NEW YORK (360Dx) – The US Food and Drug Administration said today that Beckman Coulter is recalling its DxH 800, DxH 600, and DxH 900 hematology analyzers "due to sporadic erroneously elevated platelet count results without flags or system messages, meaning there is no way for the laboratory operator of the test to recognize the error."
The FDA has identified this as a Class I recall, the most serious type of recall, in which use of the devices may cause serious injuries or death. However, the agency added that it is not aware of serious adverse events that have been directly linked to the hematology analyzers.
It noted that inaccurate platelet counts may cause serious adverse health consequences. These include an increased risk for life-threatening bleeding associated with withholding platelet transfusion or inappropriate decisions for surgeries or invasive procedures, as well as delayed or missed diagnosis of serious medical conditions, including thrombotic microangiopathy and heparin-induced thrombocytopenia.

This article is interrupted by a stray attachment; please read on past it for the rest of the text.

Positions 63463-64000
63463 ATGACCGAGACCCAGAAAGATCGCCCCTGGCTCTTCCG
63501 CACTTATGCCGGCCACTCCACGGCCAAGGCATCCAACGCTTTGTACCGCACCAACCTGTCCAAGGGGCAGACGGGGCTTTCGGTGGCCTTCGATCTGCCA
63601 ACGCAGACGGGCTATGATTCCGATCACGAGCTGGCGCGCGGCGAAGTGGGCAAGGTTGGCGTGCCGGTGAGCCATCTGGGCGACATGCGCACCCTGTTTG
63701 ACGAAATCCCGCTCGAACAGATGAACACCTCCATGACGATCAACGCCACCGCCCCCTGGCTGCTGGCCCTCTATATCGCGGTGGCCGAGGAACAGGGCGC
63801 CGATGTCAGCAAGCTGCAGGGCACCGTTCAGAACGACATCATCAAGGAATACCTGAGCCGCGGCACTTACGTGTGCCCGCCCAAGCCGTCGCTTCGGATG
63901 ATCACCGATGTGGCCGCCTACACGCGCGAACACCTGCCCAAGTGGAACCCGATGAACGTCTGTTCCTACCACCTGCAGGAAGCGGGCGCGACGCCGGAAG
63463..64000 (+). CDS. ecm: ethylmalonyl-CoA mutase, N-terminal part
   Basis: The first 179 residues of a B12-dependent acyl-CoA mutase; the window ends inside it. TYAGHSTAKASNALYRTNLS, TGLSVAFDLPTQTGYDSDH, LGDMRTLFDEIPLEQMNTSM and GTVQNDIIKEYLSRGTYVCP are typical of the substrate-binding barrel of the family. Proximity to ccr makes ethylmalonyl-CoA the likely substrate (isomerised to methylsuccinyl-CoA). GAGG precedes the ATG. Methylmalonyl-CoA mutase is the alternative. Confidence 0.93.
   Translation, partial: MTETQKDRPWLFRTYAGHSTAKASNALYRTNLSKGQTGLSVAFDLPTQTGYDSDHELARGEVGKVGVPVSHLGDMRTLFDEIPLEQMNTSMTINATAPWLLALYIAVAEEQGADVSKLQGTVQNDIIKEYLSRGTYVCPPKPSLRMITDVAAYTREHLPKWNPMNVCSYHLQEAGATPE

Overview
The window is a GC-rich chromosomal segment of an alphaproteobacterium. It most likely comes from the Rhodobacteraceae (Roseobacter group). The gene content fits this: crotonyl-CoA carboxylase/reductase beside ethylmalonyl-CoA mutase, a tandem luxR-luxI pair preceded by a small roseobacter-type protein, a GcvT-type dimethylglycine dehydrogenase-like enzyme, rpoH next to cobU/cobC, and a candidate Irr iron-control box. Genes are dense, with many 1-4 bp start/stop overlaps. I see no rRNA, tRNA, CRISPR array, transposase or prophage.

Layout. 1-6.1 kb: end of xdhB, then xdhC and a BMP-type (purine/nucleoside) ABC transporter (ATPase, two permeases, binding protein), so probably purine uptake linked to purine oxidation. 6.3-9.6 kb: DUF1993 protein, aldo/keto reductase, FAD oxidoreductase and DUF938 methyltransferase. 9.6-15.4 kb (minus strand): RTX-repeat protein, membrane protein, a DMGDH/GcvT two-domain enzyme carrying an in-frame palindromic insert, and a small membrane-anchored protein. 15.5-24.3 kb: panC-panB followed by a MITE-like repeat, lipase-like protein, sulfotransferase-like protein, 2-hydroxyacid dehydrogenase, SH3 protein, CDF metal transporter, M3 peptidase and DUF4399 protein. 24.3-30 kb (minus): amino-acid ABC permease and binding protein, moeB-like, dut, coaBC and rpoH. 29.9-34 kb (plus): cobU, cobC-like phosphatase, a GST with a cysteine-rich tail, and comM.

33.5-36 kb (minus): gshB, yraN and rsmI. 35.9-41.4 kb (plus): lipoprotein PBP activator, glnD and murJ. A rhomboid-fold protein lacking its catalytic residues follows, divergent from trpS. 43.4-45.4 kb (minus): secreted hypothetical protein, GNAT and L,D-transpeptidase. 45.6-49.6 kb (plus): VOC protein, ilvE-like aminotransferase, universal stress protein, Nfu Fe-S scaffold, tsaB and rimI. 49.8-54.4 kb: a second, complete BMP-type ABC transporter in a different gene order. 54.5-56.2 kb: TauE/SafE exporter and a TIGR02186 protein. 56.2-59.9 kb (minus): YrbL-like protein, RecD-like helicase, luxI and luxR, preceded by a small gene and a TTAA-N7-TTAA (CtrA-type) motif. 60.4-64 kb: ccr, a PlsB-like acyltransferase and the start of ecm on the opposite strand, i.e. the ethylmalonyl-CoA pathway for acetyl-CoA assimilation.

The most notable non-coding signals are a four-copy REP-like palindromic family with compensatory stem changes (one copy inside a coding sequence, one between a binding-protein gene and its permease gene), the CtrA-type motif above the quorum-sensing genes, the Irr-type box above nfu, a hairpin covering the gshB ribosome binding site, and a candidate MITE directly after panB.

The DxH 800, DxH 600, and DxH 900 analyzers run diagnostic tests that count the number of different types of red and white blood cells, platelets, oxygen levels, and volume of red blood cells in a blood sample in clinical laboratory settings. The tests may help providers diagnose diseases and conditions such as anemia, infections, clotting problems, blood cancers, and immune system disorders.
Parties affected by the recall include laboratory personnel who perform clinical testing using patient samples on the hematology analyzers, healthcare providers who interpret the clinical test results, and patients being tested with the analyzers, the FDA said.
The agency added that Beckman Coulter on Monday notified customers of an updated urgent medical device recall letter, which replaces an initial notification letter dated July 30, 2018. In the updated letter, customers, among other actions, are advised to share the letter with laboratory staff and retain it as part of their laboratory quality system documentation. Laboratories are also advised to run samples on an instrument not subject to the recall to confirm the platelet results, and if an alternative instrument is not available, use specified quality control measures to aid in identification of discrepant platelet results, the FDA said.